Involvement of periarticular structures

Among patients with sarcoidosis, tenosynovitis is common in the tendons of the ankles and wrist, occasionally accompanied by carpal tunnel syndrome in the latter case.(14) Although tenosynovitis, tendinitis, bursitis, and synovitis can be demonstrated on MRI scans, they are nonspecific findings and biopsy is therefore required in order to confirm the diagnosis of sarcoidosis.(15)

Sacroiliitis in sarcoidosis

Sacroiliac involvement in sarcoidosis is rare and generally unilateral. Sarcoidosis cannot be established without a biopsy to rule out tuberculosis or other infectious process of that joint.(16) Sacroiliitis can reveal ankylosing spondylitis that can be associated with sarcoidosis, especially in patients testing positive for HLA-B27.

Treatment of sarcoid arthropathy

In 90% of cases, acute polyarthritis resolves spontaneously. In others, it requires treatment with NSAIDs, corticosteroid injections into the joint, or a short course of corticosteroids at 10-15 mg/day. Hydroxychloroquine and colchicine can be used in some cases, especially in those of Löfgren's syndrome.(17) The use of other immunosuppressive agents should be reserved for patients with progressive chronic sarcoid arthropathy that is refractory to treatment with systemic corticosteroids or in whom steroids have generated side effects. According to the Brazilian Thoracic Association Guidelines for Interstitial Lung Diseases,(18) there are alternative treatments, such as methotrexate, azathioprine, leflunomide and hydroxychloroquine. Methotrexate is an efficient and corticosteroid-sparing therapeutic agent for the treatment of musculoskeletal manifestations of sarcoidosis.(19) Many studies have shown the importance of TNF- in sarcoid granuloma development, which makes TNF- a potential target in the treatment of sarcoidosis. Many interesting reports suggest some efficacy of TNF- antagonists (infliximab, etanercept, and adalimumab) in refractory sarcoidosis with musculoskeletal involvement.(20-23) Paradoxical cases of proven sarcoidosis have been reported in patients receiving anti-TNF- agents for other chronic inflammatory rheumatic diseases. This paradoxical effect of anti-TNF- agents must be known by the clinician.(24,25) The use of B-cell-depleting agents might also be of benefit in sarcoid arthritis. A recent case report of a patient with sarcoidosis of the lungs and joints showed that rituximab is effective in treating sarcoidosis without major side effects.(26) Based on the success of rituximab in this disease, other B-cell therapies, such as ocrelizumab, need to be evaluated in systemic sarcoidosis.(27)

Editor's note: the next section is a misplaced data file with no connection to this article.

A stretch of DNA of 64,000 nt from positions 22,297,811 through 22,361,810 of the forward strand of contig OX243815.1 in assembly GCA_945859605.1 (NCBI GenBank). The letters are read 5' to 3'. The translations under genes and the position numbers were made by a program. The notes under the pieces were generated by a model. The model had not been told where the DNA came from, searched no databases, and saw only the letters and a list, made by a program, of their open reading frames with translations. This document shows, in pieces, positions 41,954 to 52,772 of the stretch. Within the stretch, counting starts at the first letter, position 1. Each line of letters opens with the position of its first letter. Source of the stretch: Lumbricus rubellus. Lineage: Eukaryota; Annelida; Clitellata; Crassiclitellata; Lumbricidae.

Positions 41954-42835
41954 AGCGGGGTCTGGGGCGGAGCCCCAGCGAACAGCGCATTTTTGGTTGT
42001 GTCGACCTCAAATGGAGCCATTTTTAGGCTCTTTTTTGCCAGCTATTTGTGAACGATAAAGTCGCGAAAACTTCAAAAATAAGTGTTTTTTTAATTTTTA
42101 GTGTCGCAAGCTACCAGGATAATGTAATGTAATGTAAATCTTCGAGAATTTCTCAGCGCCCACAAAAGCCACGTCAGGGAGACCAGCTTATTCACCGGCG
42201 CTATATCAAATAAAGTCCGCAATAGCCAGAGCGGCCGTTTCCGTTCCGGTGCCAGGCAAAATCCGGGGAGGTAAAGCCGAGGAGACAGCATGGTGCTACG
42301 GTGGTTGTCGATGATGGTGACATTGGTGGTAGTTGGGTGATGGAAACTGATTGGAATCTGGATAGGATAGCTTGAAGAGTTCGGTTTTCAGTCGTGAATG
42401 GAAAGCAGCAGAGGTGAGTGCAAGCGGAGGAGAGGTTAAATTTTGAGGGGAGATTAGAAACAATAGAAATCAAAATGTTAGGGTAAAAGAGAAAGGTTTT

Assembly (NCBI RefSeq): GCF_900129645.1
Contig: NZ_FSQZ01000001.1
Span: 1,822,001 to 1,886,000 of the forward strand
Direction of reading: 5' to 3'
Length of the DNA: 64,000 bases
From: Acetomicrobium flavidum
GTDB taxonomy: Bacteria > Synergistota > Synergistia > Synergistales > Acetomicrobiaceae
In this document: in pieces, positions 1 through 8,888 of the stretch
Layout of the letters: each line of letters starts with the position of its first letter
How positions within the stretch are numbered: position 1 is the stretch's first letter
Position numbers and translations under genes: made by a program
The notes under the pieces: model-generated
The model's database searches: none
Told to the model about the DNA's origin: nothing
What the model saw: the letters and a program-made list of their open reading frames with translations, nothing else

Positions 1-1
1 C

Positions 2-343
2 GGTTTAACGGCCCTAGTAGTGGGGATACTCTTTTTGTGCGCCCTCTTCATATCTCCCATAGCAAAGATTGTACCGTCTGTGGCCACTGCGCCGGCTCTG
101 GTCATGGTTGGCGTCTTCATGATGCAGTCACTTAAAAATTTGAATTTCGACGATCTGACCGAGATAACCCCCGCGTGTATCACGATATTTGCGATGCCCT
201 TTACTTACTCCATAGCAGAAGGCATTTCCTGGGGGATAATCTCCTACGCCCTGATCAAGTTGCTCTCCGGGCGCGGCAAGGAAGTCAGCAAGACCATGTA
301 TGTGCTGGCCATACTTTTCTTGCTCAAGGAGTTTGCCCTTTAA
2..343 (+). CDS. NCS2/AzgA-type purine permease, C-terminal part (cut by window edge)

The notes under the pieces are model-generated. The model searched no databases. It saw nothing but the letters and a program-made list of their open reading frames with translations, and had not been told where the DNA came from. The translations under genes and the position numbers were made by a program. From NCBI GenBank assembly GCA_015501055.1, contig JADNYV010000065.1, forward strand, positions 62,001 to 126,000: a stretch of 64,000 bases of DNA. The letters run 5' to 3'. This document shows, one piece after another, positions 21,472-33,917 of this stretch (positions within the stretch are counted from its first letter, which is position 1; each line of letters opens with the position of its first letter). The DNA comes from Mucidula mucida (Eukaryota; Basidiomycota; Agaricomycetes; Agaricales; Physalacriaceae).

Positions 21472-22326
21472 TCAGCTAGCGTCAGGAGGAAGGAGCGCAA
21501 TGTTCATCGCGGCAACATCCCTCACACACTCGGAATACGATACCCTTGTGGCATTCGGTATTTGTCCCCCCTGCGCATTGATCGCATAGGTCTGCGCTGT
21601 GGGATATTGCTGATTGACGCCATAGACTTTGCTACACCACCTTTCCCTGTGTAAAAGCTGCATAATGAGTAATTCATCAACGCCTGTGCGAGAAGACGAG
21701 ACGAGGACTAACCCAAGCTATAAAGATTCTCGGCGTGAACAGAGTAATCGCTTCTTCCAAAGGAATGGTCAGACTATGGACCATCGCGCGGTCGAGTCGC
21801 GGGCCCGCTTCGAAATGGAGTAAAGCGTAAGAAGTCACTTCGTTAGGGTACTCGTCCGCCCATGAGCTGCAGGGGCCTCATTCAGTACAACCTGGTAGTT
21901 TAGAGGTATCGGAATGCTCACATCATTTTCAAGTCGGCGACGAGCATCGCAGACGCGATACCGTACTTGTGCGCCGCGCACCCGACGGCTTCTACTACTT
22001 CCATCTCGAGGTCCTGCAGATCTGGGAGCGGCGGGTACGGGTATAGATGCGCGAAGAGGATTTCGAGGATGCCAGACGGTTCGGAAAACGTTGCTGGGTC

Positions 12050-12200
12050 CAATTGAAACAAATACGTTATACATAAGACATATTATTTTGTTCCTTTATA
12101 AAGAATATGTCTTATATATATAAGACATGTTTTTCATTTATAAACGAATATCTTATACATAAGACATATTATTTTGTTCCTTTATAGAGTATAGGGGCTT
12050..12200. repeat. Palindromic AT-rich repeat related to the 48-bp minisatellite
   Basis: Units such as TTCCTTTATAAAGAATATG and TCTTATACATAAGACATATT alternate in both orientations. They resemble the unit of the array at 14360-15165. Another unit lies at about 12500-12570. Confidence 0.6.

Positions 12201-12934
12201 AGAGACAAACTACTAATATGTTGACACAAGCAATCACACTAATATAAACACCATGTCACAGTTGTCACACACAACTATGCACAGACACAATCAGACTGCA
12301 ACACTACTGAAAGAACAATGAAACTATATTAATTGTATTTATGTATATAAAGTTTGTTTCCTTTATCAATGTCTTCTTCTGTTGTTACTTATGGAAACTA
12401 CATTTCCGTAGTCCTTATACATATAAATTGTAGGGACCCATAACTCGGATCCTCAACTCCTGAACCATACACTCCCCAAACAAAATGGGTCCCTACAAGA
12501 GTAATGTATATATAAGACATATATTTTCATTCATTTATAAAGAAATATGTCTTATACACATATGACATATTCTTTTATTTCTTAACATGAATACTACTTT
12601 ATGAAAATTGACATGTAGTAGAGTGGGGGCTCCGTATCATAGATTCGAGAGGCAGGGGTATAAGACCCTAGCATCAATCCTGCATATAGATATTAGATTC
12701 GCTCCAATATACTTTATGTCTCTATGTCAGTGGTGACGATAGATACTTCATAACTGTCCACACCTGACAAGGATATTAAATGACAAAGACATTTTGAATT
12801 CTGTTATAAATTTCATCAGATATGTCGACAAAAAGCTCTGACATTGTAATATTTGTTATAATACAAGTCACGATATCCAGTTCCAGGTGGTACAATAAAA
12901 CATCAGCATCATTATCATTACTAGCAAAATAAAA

Osseous sarcoidosis

Bone involvement is reported in 1-15% of sarcoidosis patients. It is more common in black patients and is usually accompanied by infiltrative skin lesions, especially lupus pernio.(28)

Involvement of small bones

Although bone lesions are frequently asymptomatic, some sarcoidosis patients present with symptomatic dactylitis. Bone, skin and soft tissue are involved, especially in the second and third phalanges, resulting in sausage-like fingers resembling those seen in the spondyloarthropathies. (29)


The bony lesions are usually cystic, sclerotic lesions rarely being reported. Multiple cystic lesions sometimes result in a "lacy" pattern, which is typical of sarcoid bone disease. The classic lesions in the small bones of the hands and feet are known as Perthes disease and Jüngling's disease. They are well characterized on standard X-rays.

There are three radiological types of sarcoid bone disease: type I, characterized by big cystic lesions (Figure 1), which is quite rare and can be associated with a stress fracture from a pathological fracture; type II, characterized by multiple, small circumscribed cysts, occasionally conflicting, and polycyclic (Figure 2); and type III, characterized by tunneling of the cortex of the phalanx, which leads to remodeling of the cortical and trabecular architecture. All three forms can coexist in the same bone. Acro-osteolysis, presenting as nodular densities in the terminal phalanges, can also occur.(17)








Involvement of long bones